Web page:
The nomad When I arrived in Sydney I was immediately faced with a very different climate than the one I had grown accustomed to in Thailand.
Of Bondi, Coogee and Sydney's spectacular span
When I arrived in Sydney I was immediately faced with a very different climate than the one I had grown accustomed to in Thailand. The weather was much cooler and I was welcomed by heavy autumn rain. I checked into the Perouse Lodge in Randwick, a residential suburb with some fine 19th-century gothic mansions, but more important for me was its proximity to the Coogee and Bondi beaches. When I walked into my room, I realised I had two unwanted room-mates - cockroaches - which I had to flush down the toilet. Perhaps a little part of Thailand had followed me all the way to Australia. My last visit to Sydney was five years ago during a tour of Australia's east coast. This time around I was coming to meet my friend Ben and to attend the wedding of his sister, Katie. It was shortly after noon when Ben arrived at the lodge.
He'd just returned from a stag party where the groom's posse had headed to a national park just outside Sydney for a wild weekend of kayaking, trekking and camping. The two of us hit the five-kilometre cliff-top trail from Coogee beach to Bondi beach, which so many of my Australian friends at university raved about. Ben is half Australian and half Welsh. He's always been a huge admirer of Sydney and he was determined to show me its most beautiful areas. I was impressed. From Coogee, we walked along some narrow paths with views of the waves crashing onto the rocks below. On the beaches, the main activity - as in Abu Dhabi - was just soaking up the sun and taking refreshing dips in the sea.
As we walked past the quieter, emptier Bronte beach, it started to rain again. When we finally arrived at Bondi beach - it derives its name from the aboriginal word for the sound of the surf - I realised why the place has made a name for itself, not least on wetsuits and surfing gear. The waves break far out to sea, allowing surfers to take a long, roaring ride into the shore. Even on a grey day, such as this one, it was busy; the nearby cafes and restaurants were filled with customers enjoying their drinks and meals. In good weather, I guess the picnic areas and promenades would be packed. Reluctantly, we returned to Randwick. That evening Ben's family invited me to Pizza E Birra, a restaurant located in Surry Hills, where I had one of the best seafood pizzas I have ever sampled. It was the usual: shrimp, mussel, clam and squid toppings, but what set this pizza apart from the rest was its thin, crispy crust. The next day, another wedding guest arrived. Ian is an Australian with whom I had become friends in London. An enthusiast about all things local whenever we'd walk around Sydney he'd point to the labourer cottages, which he said were one of the city's distinctive features. They are simple buildings that once provided cheap accommodation in the suburbs for workers. Now these areas have become popular and property values have increased accordingly.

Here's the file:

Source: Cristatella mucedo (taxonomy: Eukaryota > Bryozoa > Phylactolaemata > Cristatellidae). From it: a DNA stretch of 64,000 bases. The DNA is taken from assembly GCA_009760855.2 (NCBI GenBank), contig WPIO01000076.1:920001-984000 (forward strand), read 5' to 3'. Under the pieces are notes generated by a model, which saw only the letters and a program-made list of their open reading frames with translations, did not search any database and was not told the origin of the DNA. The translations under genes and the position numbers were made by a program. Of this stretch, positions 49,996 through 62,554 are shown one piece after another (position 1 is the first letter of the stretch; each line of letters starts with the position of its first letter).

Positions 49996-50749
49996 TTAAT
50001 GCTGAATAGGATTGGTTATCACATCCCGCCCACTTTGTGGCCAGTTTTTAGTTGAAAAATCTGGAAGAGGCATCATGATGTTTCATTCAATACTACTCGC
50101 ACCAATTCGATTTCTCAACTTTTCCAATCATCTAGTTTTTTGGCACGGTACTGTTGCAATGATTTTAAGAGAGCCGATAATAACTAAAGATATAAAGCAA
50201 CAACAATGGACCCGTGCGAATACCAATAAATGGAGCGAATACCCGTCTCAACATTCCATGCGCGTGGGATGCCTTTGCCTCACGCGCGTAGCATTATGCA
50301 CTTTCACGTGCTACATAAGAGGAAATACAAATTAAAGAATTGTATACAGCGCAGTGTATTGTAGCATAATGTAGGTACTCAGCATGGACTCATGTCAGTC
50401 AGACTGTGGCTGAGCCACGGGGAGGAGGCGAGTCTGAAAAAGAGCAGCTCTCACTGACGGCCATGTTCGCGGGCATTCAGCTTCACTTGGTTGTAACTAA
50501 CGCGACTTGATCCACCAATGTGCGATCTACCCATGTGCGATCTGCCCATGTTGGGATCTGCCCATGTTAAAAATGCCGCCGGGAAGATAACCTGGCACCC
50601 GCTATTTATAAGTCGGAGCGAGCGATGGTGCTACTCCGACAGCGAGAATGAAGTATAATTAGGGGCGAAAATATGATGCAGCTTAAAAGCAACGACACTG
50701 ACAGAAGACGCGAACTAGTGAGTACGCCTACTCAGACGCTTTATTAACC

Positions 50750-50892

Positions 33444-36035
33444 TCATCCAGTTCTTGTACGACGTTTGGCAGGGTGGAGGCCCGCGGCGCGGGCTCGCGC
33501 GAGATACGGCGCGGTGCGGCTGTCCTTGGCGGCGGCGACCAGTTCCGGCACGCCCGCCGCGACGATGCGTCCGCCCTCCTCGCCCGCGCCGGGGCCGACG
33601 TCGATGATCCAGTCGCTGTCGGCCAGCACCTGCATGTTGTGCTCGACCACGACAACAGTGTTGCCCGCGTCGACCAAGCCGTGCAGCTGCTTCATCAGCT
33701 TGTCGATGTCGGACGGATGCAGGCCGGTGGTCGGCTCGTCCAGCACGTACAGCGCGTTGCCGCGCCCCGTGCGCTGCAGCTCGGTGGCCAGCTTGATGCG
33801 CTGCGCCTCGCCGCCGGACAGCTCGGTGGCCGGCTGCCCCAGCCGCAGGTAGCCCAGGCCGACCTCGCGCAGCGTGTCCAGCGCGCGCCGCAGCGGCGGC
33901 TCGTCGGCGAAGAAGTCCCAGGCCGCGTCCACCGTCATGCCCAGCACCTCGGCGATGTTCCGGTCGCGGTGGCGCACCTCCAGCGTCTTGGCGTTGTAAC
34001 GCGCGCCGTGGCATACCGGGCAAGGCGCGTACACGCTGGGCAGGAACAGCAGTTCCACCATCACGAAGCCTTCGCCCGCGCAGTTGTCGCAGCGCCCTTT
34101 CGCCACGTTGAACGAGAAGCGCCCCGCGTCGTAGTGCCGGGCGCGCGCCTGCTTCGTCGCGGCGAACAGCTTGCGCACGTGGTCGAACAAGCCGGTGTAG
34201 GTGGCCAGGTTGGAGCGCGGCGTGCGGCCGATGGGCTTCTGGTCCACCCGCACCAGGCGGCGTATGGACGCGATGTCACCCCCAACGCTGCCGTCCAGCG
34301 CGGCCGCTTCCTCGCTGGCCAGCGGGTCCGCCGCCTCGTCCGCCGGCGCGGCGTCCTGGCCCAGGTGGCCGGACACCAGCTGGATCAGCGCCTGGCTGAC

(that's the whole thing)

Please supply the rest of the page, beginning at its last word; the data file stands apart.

The following day we all decided to concentrate on the harbour as we were to attend a pre-wedding celebration dinner there. We spent the majority of the afternoon walking along the water. Sydney's harbour reminded me slightly of Canary Wharf in London. The difference, however, is while Canary Wharf is nothing more than a commercial centre without a soul, Sydney's harbour is full of it. The number of people socialising at the many bars and restaurants was incredible. After sunset I decided to take some pictures of the Sydney Harbour Bridge. The bridge itself is just as stunning as it was when I last visited. However, this time I was visiting it at night and the bridge's pylons were brightly lit, allowing its huge arch to be seen as a reflection in the water. I've seen several landmark bridges all over the world, including the famous Golden Gate Bridge in San Francisco and the Clifton Suspension Bridge in Bristol, but it is the Sydney Harbour Bridge that remains my favourite. We also managed to see the Sydney Opera House further up the harbour, which had its shell-shaped roofs lit up, drawing the attention of passers-by My hop over to Sydney was not a typical backpacker-style experience because there were too many home comforts, but I enjoyed it just as much as the rest. Meeting up with my old friends was exactly what I needed before venturing out on my own to New Zealand. It was also great to share a room during my stay as I would soon be heading back to more rough-and-ready sleeping arrangements. Next week: Omar heads to the South Island of New Zealand and hikes up the Franz Josef glacier